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Archive for October 6th, 2010:

French Pop Song of the Week: In Arabic, from Souad Massi

posted October 6, 2010

Posted by Thomas Riggs in music


France, as a center of wealth and culture, has for many years been a destination for immigrants, allowing it to absorb outside influences and, as a result, continually reinvent itself. Although some immigrants, especially those of North African origin, have had difficulty integrating into French life, there is a more hopeful side to this story. As in the United States, many people in France are committed to their country’s tradition of human rights and being a safe haven for foreigners. And France benefits economically and culturally from the energy and talent of its foreign-born citizens, as well as those who, despite being born in France and thus being French, are sometimes seen as other because of their family origins.

Such is the theme of this week’s featured pop star, Souad Massi. Born in Algeria in 1972, Massi had an eclectic musical background. Her parents loved traditional Algerian, French pop, and American soul music. Several of her family members played jazz. She learned guitar at the Ecole des Beaux-Arts in Alger and soon became known as a modern, passionate singer—a politically dangerous image at the time in Algeria. After an artistic director of Universal Music discovered her in 1999 at a French festival of Algerian women, she moved to France. Her music—usually in Arabic, sometimes in French, and occasionally in English—has been described as a blending of Algerian, French, and “Anglo-Saxon” musical traditions.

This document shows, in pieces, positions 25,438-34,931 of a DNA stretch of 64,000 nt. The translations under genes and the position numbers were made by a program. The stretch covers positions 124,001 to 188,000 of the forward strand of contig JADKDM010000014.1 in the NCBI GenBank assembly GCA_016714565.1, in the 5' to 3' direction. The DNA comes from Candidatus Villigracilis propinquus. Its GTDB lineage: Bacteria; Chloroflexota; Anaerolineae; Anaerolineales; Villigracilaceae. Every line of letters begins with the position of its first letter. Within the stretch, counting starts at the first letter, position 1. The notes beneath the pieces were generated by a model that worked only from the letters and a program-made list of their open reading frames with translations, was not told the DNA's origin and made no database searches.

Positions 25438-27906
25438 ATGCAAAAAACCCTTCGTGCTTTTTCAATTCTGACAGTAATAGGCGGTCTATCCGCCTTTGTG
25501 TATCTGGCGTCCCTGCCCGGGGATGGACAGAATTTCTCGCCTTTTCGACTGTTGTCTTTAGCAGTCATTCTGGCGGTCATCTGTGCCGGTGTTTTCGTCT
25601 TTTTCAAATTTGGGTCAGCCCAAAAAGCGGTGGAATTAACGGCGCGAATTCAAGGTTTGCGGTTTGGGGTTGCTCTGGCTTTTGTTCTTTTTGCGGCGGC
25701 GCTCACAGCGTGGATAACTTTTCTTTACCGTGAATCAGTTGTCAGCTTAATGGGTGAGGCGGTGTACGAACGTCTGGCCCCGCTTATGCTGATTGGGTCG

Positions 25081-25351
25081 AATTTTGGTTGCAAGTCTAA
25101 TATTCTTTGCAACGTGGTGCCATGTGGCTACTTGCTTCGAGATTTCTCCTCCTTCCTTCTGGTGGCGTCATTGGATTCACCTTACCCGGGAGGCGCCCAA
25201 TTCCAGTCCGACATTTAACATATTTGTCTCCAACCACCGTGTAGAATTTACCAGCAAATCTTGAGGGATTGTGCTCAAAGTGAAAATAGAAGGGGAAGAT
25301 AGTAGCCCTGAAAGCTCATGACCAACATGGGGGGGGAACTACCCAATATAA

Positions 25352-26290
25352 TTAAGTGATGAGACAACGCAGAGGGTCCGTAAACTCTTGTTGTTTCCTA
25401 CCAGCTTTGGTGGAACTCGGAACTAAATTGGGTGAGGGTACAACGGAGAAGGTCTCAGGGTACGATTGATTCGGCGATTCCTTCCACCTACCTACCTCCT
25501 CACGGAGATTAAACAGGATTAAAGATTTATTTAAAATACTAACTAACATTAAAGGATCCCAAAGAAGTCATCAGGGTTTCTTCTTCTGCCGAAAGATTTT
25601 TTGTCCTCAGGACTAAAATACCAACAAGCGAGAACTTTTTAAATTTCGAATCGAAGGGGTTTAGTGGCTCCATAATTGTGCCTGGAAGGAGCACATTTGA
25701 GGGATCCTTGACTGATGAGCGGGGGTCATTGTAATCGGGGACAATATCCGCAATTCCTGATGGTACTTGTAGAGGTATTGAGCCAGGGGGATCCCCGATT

Below is a video of Massi singing “Talit El Bir.” It’s a longer, more developed version of a song that appears on her third Album, Mesk Elil (“Honeysuckle,” 2006). The lyrics are in Arabic, and she begins by saying in French, “Vous nous aidez un peu si vous avez envie. Je force pas.” (“Help us a little if you feel like it. I’m not forcing anyone.”)